The idea that talent would be more naturally distributed throughout society without a meritocracy and with one talent would be concentrated at the high end was a serious worry a generation ago. Daniel Bell, Public Interest, 1972, On Meritocracy and Equality:
But with that transformation came an unexpected reaction. Previously, talent had been distributed throughout the society, and each class or social group had its own natural leaders. Now all men of talent were raised into a common elite, and those below had no excuses for their failures; they bore the stigma of rejection, they were known inferiors.
Others worried that the best working-class minds that would build unions and a stronger labor force would be scooped up by the meritocracy and become the foot soldiers for management (see the recent movie Ressources humaines for an example of this narrative). If you view entrepreneurial activities as the act of challenging and disassembling powerful incumbents, as I imagine Thiel does, the meritocracy poses a very similar problem.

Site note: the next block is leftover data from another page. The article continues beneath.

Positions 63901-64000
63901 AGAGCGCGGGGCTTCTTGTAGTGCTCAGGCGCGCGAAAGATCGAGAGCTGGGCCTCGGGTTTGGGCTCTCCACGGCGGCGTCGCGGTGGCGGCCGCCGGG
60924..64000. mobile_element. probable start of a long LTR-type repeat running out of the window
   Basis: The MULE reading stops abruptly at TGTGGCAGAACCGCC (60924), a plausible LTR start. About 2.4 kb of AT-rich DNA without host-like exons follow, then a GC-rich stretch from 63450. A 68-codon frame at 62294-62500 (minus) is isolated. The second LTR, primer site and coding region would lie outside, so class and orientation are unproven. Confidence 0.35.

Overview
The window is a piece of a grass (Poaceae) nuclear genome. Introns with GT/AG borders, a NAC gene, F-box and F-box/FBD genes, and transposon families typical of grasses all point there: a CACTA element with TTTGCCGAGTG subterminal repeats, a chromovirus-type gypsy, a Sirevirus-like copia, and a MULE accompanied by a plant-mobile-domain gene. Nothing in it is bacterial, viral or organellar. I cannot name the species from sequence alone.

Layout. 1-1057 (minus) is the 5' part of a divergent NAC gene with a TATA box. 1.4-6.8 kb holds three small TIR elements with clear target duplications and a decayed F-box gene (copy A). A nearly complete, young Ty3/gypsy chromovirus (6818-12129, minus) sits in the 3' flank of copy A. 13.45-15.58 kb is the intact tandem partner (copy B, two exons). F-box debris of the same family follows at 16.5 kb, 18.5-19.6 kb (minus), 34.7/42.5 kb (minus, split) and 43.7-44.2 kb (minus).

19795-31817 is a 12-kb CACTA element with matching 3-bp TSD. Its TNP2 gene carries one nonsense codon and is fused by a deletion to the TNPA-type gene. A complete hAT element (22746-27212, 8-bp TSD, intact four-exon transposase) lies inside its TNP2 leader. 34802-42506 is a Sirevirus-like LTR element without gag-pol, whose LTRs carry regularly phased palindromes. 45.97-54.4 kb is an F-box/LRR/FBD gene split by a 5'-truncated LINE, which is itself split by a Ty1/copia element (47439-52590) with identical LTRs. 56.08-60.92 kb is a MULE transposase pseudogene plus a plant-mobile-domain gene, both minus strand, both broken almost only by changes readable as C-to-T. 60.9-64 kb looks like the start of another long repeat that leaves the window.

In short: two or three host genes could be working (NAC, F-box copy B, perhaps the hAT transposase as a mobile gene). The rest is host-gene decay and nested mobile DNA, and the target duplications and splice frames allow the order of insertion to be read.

This critique would go: Right now our best minds go off to the financial sector and high-end business and law programs, channeled through elite education. To pick an example at random, our best minds are hard at work making sure JP Morgan can squeeze local businesses with ever increasing interchange fees, instead of at work in Silicon Valley coming up with a way to circumvent and take apart that oligarchy using technology. They’ll continue to find ways to create regulatory arbitrage, or find obtuse mechanisms to manipulate earnings reports, or help one group of corporations sue another group of corporations, instead of creating real new value and innovation. The carrot and stick of meritocratic rewards and debt collection push our elite onto this track, and Thiel’s program can break that cycle. I’m not sure where I stand on it in practice, but it’s an interesting debate.
I bring this up because I know the idea that the debt of law school forces promising lawyers away from public interest and towards corporate law firms, firms that are the only ones who can pay enough to cover student loan payments, is a serious worry (I’ve only read The Destruction of Young Lawyers on this, but I know there’s more). I like the idea that we have to extend that analysis to the undergraduate level, both for the age of high college debt and the age of massive, entrenched inequality.